These weren’t the new-look Nashville Predators, the aggressive, offensively minded group that tries to score goals, not simply prevent them. These were the old-school Predators — diving in front of shots, sliding in front of shots, stepping in front of shots. Clogging the neutral zone. Steering oncoming forwards out wide and then sagging in the middle.
For much of the final two periods Thursday night, the Predators looked like they were on an extended penalty-kill, holding on for dear life as the Blackhawks woke up from a sleepy first period.
It’s not pretty. And it might not be sustainable. But it worked in Game 1 of the first-round Stanley Cup playoff series at the United Center, mostly because Pekka Rinne went old-school, too, looking like his former All-Star self in a 1-0 shutout of the Hawks.
It was an emphatic reminder that, against the Predators, the first goal is even more important than usual.
“We want to play ahead and not have to play catch-up and try and win games from behind, especially against a team like this, with how stingy they are defensively,” captain Jonathan Toews said. “We’re down one goal all night. One goal shouldn’t stand. Unfortunately, we just couldn’t quite solve their goaltender and find a way to put one in.”
There was no panic among the Hawks, of course, the veteran players having been through far more dire situations than losing home-ice advantage in the first game of a seven-game series. And the fact is, if the rest of the series looks like the last two periods did — the Hawks thrusting, the Predators parrying — it’s going to take a superhuman effort by Rinne to steal the series.
The Hawks dominated the puck for the final 40 minutes, and despite the Predators’ shot-blocking efforts, had a few golden scoring chances. But Rinne made big saves on Patrick Kane and Artem Anisimov in the second period, then staved off the Hawks in a frantic third. Rinne finished with 29 saves, outdueling Corey Crawford, who was sharp in making 19 stops.
“He looked all right tonight because we didn’t make it tough on him,” coach Joel Quenneville said of Rinne. “Any goalie who sees the puck as much as he did tonight is going to be effective.”
There certainly was room for improvement. For all the perennial talk about how good the tried and tested Hawks are at flipping the switch come the playoffs after the endless drudgery of the regular season, they spent the first 20 minutes looking like a team that was still groping to find it in the dark. After a decent first few minutes, the Hawks went nearly 14 minutes without a shot on goal.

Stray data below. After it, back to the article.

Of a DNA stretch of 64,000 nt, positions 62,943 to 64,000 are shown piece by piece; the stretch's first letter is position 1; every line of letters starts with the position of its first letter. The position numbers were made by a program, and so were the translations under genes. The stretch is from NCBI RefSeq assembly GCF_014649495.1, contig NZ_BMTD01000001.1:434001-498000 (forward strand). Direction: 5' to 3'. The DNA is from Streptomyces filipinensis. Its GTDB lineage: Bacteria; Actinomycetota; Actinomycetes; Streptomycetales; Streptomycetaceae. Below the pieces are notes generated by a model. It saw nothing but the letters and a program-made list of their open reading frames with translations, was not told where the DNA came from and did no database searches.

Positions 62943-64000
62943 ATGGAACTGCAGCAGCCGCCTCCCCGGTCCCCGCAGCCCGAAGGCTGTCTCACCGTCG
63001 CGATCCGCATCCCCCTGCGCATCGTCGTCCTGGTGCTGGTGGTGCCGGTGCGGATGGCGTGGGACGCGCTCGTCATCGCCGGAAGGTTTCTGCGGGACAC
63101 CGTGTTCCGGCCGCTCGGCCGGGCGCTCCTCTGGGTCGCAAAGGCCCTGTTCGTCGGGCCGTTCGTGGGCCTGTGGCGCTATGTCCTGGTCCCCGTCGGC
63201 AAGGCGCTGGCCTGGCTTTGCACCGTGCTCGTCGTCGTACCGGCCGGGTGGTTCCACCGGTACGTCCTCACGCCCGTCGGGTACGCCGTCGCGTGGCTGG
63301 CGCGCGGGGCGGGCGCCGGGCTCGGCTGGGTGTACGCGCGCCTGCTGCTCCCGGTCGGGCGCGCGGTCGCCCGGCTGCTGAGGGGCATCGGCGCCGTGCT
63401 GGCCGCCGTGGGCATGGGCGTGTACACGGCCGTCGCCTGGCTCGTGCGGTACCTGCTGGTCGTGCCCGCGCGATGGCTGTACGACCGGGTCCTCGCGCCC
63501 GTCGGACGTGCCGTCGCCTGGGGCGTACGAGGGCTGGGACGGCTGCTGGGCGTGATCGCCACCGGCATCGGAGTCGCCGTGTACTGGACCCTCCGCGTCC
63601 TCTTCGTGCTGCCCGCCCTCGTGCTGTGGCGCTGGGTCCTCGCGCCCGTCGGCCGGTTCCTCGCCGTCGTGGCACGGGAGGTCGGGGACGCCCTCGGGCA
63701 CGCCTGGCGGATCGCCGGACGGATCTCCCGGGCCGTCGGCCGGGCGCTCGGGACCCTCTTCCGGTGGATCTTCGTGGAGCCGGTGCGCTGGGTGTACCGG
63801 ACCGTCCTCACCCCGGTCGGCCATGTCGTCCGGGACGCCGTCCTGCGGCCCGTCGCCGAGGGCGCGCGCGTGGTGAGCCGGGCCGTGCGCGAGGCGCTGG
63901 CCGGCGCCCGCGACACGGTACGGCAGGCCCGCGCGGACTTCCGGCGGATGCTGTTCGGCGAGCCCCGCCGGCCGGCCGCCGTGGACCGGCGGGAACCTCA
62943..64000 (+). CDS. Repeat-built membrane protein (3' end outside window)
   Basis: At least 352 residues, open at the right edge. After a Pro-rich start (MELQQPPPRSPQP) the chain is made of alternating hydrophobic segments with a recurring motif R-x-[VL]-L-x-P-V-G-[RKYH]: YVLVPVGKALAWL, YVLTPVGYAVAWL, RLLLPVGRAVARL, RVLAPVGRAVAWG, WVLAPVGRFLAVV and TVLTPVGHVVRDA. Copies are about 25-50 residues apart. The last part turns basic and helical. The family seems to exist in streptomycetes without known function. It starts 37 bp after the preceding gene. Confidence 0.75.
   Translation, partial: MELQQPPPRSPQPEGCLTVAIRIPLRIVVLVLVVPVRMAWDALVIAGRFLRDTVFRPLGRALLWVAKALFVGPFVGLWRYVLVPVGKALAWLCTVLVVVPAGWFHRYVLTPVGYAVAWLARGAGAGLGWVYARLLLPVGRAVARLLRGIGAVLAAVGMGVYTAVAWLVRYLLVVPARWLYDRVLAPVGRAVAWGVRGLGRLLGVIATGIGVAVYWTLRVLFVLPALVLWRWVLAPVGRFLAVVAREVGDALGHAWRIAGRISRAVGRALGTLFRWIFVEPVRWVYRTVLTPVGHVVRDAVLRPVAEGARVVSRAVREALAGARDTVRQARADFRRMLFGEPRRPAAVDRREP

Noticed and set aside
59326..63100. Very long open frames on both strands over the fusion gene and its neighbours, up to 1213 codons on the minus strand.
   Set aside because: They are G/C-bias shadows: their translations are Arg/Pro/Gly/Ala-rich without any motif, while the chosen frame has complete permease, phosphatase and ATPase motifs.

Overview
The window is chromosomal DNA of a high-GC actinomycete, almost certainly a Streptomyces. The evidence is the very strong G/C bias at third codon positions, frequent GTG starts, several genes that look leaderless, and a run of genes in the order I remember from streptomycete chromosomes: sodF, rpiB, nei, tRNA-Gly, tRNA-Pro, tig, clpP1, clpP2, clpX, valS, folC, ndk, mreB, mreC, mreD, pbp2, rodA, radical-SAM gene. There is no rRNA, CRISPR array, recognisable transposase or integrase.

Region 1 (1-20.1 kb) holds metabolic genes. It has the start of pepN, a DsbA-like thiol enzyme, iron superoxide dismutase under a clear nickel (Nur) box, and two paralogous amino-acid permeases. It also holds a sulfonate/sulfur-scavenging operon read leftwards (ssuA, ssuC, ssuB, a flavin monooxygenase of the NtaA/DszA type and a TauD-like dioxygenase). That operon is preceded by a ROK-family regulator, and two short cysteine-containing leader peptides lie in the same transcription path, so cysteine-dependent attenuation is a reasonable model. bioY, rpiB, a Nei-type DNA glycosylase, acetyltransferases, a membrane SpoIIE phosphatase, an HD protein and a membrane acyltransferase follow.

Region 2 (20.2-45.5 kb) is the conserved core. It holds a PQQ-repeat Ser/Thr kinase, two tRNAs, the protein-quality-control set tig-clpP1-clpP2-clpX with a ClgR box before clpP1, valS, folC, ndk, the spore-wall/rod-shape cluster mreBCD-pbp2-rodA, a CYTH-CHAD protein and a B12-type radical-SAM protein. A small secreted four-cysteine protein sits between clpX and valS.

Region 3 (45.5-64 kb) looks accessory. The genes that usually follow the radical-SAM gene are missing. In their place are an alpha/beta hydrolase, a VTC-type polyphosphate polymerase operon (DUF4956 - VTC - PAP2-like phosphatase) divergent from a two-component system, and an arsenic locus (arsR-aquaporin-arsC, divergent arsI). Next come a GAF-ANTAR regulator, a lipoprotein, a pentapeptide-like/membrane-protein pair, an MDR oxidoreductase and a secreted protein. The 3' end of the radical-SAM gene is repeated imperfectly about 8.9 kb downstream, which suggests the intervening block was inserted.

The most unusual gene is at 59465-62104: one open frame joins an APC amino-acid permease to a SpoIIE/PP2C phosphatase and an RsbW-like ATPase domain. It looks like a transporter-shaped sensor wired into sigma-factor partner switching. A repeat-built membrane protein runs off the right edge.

Early in that drought, the Hawks’ top line had a disastrous defensive shift that led directly to a Viktor Arvidsson goal. Nick Schmaltz, Richard Panik and Toews all converged on the puck at the same time, but none of them actually went for it. Instead, they fell over each other before Ryan Johansen sent the puck across to Filip Forsberg, whose shot on goal was redirected past Corey Crawford by Arvidsson.
“All five of us got [caught] watching,” Toews said. “Obviously, we can’t be standing around. Someone’s got to step up and just make the simple play.”
Schmaltz was temporarily benched after that, playing less than two minutes in the second period, with Tanner Kero taking his spot on the top line. Quenneville also started double-shifting Patrick Kane on the fourth line as the Hawks took over the game in the second. But despite several extended shifts in the offensive zone, they only had a modest 12 shots on goal in the period, unable to break through the Nashville defense and Rinne. The third period was more of the same, with the Hawks outshooting Nashville 11-5.
Most nights, it’s a winning formula. Not Thursday night.
“If we give up those kind of chances [like tonight] every night, we’d be very happy with our team game,” Quenneville said.
Game 2 is Saturday night. A better start could help avoid a similar fate.
“They out-battled us a little bit, that’s why we couldn’t get into those dangerous areas in front of their goalie,” defenseman Niklas Hjalmarsson said. “The intensity level has to go up a couple of levels.”
Follow me on Twitter @MarkLazerus.